< Development‎ | Tutorials‎ | Localization
Revision as of 00:28, 30 December 2006 by Aseigo (talk | contribs)
(diff) ← Older revision | Latest revision (diff) | Newer revision → (diff)


What is Internationalization and Localization?

Internationalization, or i18n ('i', followed by 18 letters, then an 'n'), is the process of writing your application so that it can be run in any locale. This means taking into account data output such as:

  • textual messages that are displayed to the user
  • data input from the user, files and other sources
  • format of dates, numbers, currency, dates, etc.

Localization, or l10n ('l', followed by 10 characters, then an 'n'), is the process of taking an internationalized application and adapting it for a specific locale.

Generaly speaking, programmers internationalize their applications and translation teams localize them.

Why is This Important?

KDE development happens primarily in English as this allows the broadest reach into the development and translation communities. However, English is not the primary language of most people on the planet. With literally thousands of languages and many different formatting styles it becomes necessary to provide software in multiple languages to approach the largest audience possible.

As an international project that spans the globe this is core value within the KDE culture. In fact, while many KDE developers write their software in English they use the desktop in their native locale.

Writing Localizable Code

To ensure your application is ready to be localized you have to follow a few simple rules. All user-visible strings in your application should be translated before they are displayed on the user's screen, exceptions to this being debugging messages, configuration keys and similar types of text data.

KDE provides the KLocale class as part of libkdecore to facilitate the technical details of localization. KLocale makes it as easy as possible for developers to make their code i18n aware, but there are some things you need to be aware of so that applications are usable in other languages and countries.

Access to a global KLocale object is provided via KGlobal::locale(). This KLocale object is created automatically by KInstance for you and take care of all user i18n related settings. It is deleted automatically on application exit.

Translations are made possible by the QString i18n(const char*) method which you must wrap all strings that should be displayed in. The QString returned by i18n() is the translated (if necessary) string. This makes creating translatable widgets as simple as in this example:

QPushButton* myButton = new QPushButton(i18n("Translate this!"));

QString's native Unicode support ensures that all translations are represented correctly. All string handling done by your application should therefore use QString.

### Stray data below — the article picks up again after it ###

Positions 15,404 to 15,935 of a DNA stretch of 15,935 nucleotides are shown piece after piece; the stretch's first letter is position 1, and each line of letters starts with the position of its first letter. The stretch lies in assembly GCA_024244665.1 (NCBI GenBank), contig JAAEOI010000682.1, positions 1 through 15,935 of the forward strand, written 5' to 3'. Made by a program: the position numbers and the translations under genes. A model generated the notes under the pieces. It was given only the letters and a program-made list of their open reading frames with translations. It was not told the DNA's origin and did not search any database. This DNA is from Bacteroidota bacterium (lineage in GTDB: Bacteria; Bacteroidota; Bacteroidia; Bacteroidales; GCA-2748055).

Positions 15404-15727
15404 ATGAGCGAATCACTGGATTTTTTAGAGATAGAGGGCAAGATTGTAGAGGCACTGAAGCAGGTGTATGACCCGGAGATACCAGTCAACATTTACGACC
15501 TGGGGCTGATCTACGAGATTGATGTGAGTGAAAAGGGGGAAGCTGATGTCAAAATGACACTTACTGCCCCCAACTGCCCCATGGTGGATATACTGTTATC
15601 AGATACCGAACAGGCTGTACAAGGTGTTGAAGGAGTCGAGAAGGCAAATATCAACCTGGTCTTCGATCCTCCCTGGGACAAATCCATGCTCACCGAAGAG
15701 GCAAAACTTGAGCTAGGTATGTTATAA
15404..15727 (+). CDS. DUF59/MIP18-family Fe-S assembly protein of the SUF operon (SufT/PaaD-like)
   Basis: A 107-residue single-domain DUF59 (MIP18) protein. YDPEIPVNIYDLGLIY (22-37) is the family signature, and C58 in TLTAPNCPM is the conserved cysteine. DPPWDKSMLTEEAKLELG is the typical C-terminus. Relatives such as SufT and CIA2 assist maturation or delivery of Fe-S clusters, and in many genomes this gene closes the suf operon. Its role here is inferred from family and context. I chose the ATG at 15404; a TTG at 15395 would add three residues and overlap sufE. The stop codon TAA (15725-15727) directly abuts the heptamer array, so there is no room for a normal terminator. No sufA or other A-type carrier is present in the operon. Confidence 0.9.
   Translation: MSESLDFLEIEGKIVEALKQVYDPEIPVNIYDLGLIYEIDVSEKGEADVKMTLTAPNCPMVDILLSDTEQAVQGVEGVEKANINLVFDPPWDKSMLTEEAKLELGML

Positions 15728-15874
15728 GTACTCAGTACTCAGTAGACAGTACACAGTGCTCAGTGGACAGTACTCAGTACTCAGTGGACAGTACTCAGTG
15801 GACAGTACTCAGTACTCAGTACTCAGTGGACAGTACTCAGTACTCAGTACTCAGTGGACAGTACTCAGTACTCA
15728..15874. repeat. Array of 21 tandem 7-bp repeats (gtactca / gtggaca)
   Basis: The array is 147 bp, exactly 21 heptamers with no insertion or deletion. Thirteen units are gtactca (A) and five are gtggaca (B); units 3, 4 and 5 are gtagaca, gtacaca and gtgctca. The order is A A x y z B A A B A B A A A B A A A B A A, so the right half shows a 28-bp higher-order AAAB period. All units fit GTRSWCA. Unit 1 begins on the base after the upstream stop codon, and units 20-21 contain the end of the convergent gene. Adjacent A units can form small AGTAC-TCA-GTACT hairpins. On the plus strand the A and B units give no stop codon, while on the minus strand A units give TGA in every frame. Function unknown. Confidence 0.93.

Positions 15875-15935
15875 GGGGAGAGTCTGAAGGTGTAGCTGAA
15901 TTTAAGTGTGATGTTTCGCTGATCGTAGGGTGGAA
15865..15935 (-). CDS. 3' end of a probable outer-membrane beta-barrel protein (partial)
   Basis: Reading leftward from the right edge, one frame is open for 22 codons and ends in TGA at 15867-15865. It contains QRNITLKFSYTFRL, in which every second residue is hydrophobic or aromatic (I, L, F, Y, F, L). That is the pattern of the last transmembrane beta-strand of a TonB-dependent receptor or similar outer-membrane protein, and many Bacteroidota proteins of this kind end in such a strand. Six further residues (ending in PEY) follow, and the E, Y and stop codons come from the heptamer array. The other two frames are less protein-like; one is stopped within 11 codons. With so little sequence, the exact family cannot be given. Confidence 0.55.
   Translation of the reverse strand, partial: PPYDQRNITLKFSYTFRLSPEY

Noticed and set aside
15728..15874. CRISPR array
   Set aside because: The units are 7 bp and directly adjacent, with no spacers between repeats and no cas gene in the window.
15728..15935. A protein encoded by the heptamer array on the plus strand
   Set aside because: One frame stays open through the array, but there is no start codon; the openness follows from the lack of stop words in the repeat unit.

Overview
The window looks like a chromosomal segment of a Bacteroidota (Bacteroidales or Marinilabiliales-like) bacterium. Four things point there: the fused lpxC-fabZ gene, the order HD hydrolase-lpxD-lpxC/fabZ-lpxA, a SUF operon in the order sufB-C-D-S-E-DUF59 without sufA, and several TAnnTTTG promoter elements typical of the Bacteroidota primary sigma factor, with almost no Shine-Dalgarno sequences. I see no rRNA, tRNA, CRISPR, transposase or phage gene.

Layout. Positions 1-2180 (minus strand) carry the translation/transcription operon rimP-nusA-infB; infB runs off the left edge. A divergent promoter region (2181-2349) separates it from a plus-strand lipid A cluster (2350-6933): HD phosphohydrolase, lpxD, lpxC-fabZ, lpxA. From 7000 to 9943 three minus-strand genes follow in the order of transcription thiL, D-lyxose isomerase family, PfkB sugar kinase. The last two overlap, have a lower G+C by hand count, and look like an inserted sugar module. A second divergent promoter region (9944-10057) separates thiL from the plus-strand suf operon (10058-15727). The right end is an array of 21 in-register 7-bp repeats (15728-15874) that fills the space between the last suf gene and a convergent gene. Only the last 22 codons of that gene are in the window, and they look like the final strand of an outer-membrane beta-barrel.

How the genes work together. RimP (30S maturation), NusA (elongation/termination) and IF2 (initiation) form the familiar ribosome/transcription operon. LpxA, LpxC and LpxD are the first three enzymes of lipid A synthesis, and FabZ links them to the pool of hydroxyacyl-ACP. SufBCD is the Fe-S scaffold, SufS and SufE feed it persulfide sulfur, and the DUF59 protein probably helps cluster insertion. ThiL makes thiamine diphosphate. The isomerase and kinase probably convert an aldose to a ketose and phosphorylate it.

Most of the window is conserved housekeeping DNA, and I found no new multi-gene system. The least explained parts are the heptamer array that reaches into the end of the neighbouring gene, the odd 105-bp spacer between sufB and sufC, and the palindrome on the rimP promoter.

If the string to be translated contains any non-UTF8 characters, use the utf8() method to get a char*.


The i18n() method requires that a KInstance (e.g. KApplication) has been created. For any strings that are created prior to this there is a macro provided: I18N_NOOP(). This allows one to mark strings that should be translated later as such.

When you want to actually translate the string at runtime, you still have to use i18n() with exactly the same string. I18N_NOOP() is typically used for strings given to KAboutData, because it is constructed before the KApplication and you can use i18n() only after the construction of the KApplication. Other than these special cases, it is always safe to use i18n() if you are sure that the code will be executed after construction of KApplication or some other KInstance.

Context information

There is an extended version of i18n() which takes two const char* arguments. The first argument is an additional contextual description of the second, translated string. The first string is used to find the proper corresponding translation at run-time and is shown to translators to help them understand the meaning of the string.

Use this variety of i18n() when the purpose of the text might be ambiguous without further context. For example, consider a context menu in a file manager with an entry called "View" which opens a viewer for the currently selected file. In this context "View" is a verb. However, the same application also may have a menu called "View" in the menubar. In that context "View" is a noun. In the English version of the application everything looks fine, but in most other languages one of the two "View" strings will be incorrect.

Additionally, translators sometimes need extra help in understanding what the text is actually refering to during the translation purpose.

In the file manager example above, one might therefore write:

contextMenu->addAction(i18n("verb, to view something", "View")); viewMenu->addAction(i18n("noun, the view", "View"));

Now the two strings will be properly translatable, both by the human translators and at runtime by KLocale.

Use this form of i18n whenever the string to translate is short or the meaning is hard to discern when the context is not exactly known. For example:

QString up = i18n("Go one directory up in the hierarchy", "Up"); QString relation = i18n("A person's name and their familial relationship to you.", "%1 is your %2").arg(name, relationship);

There is also a I18N_NOOP2("context","text") macro for providing untranslated strings with a context.

This page was last edited on 10 February 2019, at 19:41. Content is available under Creative Commons License SA 4.0 unless otherwise noted.